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Buyers of emotional robot must agree not to have sex with it, report says

Technically Incorrect: People who buy Softbank's emotionally-aware Pepper robot must abide by good behavior clauses.

Technically Incorrect offers a slightly twisted take on the tech that's taken over our lives.

This is Pepper, the emotional robot. He is not attracted to you, OK? Aldebaran SAS

I feel for Pepper the robot.

More precisely, I feel for all the Peppers who are about to go into the world and be owned by humans.

Made by Japanese telecommunications company Softbank in collaboration with French robotics company Aldebaran SAS, thousands of Peppers will soon be peppered across the world. The first wave of the robots went on sale in June and sold out almost instantly.

Each robot costs 198,000 yen (around $1,610), plus additional data and insurance fees. Now a report has emerged that these sales come with strings attached -- for the robot's protection, you understand.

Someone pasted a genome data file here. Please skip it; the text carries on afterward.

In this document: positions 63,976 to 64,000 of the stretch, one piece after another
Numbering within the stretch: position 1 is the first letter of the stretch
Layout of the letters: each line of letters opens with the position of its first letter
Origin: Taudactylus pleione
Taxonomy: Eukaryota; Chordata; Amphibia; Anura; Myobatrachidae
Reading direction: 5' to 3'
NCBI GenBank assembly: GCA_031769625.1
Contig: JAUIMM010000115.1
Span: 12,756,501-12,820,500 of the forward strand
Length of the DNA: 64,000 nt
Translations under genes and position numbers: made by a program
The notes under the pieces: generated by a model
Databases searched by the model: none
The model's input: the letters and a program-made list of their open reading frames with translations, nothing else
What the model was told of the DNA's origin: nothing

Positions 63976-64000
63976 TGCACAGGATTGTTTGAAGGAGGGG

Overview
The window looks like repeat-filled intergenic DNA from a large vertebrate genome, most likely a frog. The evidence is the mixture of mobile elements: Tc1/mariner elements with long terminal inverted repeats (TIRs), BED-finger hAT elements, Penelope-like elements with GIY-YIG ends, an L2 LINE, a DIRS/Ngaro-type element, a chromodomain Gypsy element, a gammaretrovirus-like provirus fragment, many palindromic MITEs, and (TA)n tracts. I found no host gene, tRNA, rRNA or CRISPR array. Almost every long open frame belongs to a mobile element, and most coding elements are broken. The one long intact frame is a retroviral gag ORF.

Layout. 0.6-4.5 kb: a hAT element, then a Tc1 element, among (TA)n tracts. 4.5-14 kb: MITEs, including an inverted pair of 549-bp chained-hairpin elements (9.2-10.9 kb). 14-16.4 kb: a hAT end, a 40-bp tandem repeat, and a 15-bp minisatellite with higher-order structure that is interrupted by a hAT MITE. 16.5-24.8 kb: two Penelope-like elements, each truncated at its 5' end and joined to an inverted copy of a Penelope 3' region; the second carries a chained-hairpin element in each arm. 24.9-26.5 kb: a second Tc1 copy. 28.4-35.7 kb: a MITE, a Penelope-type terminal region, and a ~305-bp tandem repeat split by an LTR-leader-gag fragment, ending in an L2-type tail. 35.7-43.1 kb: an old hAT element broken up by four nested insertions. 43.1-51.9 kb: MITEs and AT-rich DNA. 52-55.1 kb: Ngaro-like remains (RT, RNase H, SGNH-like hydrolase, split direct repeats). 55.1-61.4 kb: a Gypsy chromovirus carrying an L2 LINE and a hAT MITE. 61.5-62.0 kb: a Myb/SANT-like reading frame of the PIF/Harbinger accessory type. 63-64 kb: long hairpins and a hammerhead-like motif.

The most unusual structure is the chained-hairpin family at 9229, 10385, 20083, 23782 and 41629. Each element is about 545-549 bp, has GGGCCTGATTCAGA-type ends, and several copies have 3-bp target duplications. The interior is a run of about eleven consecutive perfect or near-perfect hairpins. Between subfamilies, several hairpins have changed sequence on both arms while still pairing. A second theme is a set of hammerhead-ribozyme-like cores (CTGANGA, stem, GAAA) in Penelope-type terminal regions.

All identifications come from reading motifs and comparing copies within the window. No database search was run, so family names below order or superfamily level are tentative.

Pepper is supposed to be able to read emotions. Humans, though, can be impulsive and irrational. They can be twisted too.

So, as the Daily Mail breathlessly reports, Pepper's human owners must promise not to indulge in carnal relationships with it. Creating sexy apps is also a no-no, as is programming it to stalk others. Indeed, the actual clause is said to outlaw using Pepper for "the purpose of sexual or indecent behavior."

Softbank wasn't immediately available for comment.

Sexbots, as my colleague Bonnie Burton pointed out, clearly have their place in society. Pepper, though, is a different beast. It's there purely to be helpful, to react to human emotions and to be a true friend. It's not there for physical performance of any kind.

There again, the Web is full of, well, boys. Some self-regarding wag has already reprogrammed the tablet that hangs on Pepper's chest so that it displays breasts.

It would be understandable, therefore, if Softbank was concerned about what humans might conceive in humor, anger or, Lord help us, lust. After all, just a couple of weeks ago, a man was arrested for allegedly kicking Pepper in a Softbank store.

I do worry, though, about these first Pepper purchasers. They might sign contracts promising not to do all sorts of things. But how will Softbank ever know?

Once machines are in the hands of humans, anything could happen. Let's hope anything doesn't. For Pepper's sake, you understand. It might never be the same again.